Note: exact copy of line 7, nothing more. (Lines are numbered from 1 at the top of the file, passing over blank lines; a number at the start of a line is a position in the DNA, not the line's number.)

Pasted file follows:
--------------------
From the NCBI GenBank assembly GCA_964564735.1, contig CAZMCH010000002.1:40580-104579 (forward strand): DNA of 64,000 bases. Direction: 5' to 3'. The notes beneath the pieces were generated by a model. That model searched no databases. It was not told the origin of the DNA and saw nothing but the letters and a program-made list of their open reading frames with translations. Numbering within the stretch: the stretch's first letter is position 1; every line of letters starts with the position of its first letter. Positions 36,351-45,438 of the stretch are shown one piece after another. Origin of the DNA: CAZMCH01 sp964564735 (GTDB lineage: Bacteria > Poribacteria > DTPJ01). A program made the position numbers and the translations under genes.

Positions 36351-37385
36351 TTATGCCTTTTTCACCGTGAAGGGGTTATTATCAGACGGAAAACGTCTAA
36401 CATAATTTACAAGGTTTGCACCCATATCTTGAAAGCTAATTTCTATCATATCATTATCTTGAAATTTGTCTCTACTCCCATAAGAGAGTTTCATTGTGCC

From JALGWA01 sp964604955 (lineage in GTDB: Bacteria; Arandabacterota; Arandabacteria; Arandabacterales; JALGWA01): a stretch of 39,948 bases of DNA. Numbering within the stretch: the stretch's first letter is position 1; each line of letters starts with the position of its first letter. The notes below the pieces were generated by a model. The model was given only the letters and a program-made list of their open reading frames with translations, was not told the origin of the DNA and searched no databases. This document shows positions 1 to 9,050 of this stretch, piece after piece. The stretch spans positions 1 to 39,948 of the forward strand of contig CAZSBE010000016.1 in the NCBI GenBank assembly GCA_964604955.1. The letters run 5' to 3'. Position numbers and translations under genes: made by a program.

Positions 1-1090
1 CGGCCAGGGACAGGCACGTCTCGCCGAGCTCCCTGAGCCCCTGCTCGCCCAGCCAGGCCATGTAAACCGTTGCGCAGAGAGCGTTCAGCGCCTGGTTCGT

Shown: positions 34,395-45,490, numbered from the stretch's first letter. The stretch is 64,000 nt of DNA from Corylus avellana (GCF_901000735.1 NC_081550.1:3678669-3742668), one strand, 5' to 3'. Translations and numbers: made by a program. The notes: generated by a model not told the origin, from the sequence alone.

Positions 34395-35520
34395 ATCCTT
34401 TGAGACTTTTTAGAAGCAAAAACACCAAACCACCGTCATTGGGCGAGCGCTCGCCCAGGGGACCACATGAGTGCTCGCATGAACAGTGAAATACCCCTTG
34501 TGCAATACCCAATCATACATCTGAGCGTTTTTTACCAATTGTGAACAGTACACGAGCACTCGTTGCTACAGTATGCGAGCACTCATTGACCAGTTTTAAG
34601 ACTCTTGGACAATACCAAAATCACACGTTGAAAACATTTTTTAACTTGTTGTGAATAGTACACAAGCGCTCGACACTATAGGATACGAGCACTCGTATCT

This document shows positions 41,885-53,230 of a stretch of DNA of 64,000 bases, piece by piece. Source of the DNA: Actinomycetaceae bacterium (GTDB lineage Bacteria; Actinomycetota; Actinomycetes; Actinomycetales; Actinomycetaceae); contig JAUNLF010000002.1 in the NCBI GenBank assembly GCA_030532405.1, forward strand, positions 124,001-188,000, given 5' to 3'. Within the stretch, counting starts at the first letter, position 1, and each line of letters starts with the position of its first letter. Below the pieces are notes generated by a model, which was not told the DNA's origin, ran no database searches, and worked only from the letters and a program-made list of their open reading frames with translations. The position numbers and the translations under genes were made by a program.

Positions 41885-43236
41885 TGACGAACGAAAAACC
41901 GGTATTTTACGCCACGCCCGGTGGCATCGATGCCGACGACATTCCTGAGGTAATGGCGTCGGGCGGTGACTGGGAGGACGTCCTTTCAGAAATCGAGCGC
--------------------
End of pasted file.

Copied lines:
1 CGGCCAGGGACAGGCACGTCTCGCCGAGCTCCCTGAGCCCCTGCTCGCCCAGCCAGGCCATGTAAACCGTTGCGCAGAGAGCGTTCAGCGCCTGGTTCGT